5. Show rule invocations and variable expansions.
  6. Show directory/header file/archive scans, and attempts at binding to targets.
  7. Show variable settings.
  8. Show variable fetches, variable expansions, and evaluation of '"if"' expressions.
  9. Show variable manipulation, scanner tokens, and memory usage.
  10. Show profile information for rules, both timing and memory.
  11. Show parsing progress of Jamfiles.
  12. Show graph of target dependencies.
  13. Show change target status (fate).

-d +N

Enable debugging level N.

-o file

Write the updating actions to the specified file instead of running them.

-s var=value

Set the variable var to value in the global scope of the jam language interpreter, overriding variables imported from the environment.


In the simplest case, the build is performed with a single set of properties, that you specify on the command line with elements in the form feature=value. The complete list of features can be found in the section called “Builtin features”. The most common features are summarized below.

Table 3.2. 

Feature Allowed values Notes
variant debug,release  
link shared,static Determines if Boost.Build creates shared or static libraries
threading single,multi Cause the produced binaries to be thread-safe. This requires proper support in the source code itself.
address-model 32,64 Explicitly request either 32-bit or 64-bit code generation. This typically requires that your compiler is appropriately configured. Please refer to the section called “C++ Compilers” and your compiler documentation in case of problems.
toolset (Depends on configuration) The C++ compiler to use. See the section called “C++ Compilers” for a detailed list.
include (Arbitrary string) Additional include paths for C and C++ compilers.
define (Arbitrary string) Additional macro definitions for C and C++ compilers. The string should be either SYMBOL or SYMBOL=VALUE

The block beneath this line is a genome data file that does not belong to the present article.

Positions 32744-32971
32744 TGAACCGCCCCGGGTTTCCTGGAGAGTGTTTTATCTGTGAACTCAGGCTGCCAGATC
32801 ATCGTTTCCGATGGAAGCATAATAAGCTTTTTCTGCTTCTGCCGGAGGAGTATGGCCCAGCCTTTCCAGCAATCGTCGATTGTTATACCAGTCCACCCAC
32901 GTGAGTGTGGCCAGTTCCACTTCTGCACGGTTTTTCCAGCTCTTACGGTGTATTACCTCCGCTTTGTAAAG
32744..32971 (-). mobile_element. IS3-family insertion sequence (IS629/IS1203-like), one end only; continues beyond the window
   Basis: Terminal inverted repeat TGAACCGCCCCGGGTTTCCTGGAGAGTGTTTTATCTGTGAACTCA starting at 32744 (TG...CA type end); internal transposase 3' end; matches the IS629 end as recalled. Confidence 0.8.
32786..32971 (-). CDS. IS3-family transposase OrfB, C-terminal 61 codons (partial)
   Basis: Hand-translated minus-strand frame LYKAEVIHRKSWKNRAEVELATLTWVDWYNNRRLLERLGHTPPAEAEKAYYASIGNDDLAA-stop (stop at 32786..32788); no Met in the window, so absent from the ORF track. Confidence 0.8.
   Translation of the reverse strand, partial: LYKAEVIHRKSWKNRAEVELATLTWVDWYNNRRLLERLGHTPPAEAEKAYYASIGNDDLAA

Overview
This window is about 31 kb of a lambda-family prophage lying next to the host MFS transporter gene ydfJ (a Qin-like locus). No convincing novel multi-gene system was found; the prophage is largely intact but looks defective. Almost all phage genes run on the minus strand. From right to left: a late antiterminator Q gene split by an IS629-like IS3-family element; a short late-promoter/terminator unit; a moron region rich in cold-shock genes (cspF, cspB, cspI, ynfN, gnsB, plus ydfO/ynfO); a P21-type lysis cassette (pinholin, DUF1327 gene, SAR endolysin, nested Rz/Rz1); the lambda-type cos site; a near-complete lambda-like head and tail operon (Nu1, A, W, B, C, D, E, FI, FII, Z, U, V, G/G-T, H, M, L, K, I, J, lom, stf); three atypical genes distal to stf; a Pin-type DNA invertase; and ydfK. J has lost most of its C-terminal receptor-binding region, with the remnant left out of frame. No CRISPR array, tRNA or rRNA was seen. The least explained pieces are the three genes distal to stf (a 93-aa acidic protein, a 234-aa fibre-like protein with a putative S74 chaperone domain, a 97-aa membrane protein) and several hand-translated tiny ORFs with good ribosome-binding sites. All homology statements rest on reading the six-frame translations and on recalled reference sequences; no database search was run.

cxxflags (Arbitrary string) Custom options to pass to the C++ compiler.
cflags (Arbitrary string) Custom options to pass to the C compiler.
linkflags (Arbitrary string) Custom options to pass to the C++ linker.
runtime-link shared,static Determines if shared or static version of C and C++ runtimes should be used.

If you have more than one version of a given C++ toolset (e.g. configured in user-config.jam, or autodetected, as happens with msvc), you can request the specific version by passing toolset-version as the value of the toolset feature, for example toolset=msvc-8.0.

If a feature has a fixed set of values it can be specified more than once on the command line. In which case, everything will be built several times -- once for each specified value of a feature. For example, if you use

b2 link=static link=shared threading=single threading=multi

Then a total of 4 builds will be performed. For convenience, instead of specifying all requested values of a feature in separate command line elements, you can separate the values with commas, for example:

b2 link=static,shared threading=single,multi

The comma has this special meaning only if the feature has a fixed set of values, so

b2 include=static,shared

is not treated specially.


All command line elements that are neither options nor properties are the names of the targets to build. See the section called “Target identifiers and references”. If no target is specified, the project in the current directory is built.